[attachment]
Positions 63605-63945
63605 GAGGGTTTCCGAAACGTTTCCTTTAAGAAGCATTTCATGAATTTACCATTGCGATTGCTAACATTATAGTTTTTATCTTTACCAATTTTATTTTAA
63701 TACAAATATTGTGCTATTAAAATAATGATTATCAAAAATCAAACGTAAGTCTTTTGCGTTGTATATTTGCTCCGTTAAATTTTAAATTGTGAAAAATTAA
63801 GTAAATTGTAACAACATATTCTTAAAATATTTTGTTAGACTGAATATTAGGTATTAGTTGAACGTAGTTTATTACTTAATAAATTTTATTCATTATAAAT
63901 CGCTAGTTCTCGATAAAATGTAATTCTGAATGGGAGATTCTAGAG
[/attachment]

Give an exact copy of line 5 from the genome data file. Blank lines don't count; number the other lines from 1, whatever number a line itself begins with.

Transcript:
63901 CGCTAGTTCTCGATAAAATGTAATTCTGAATGGGAGATTCTAGAG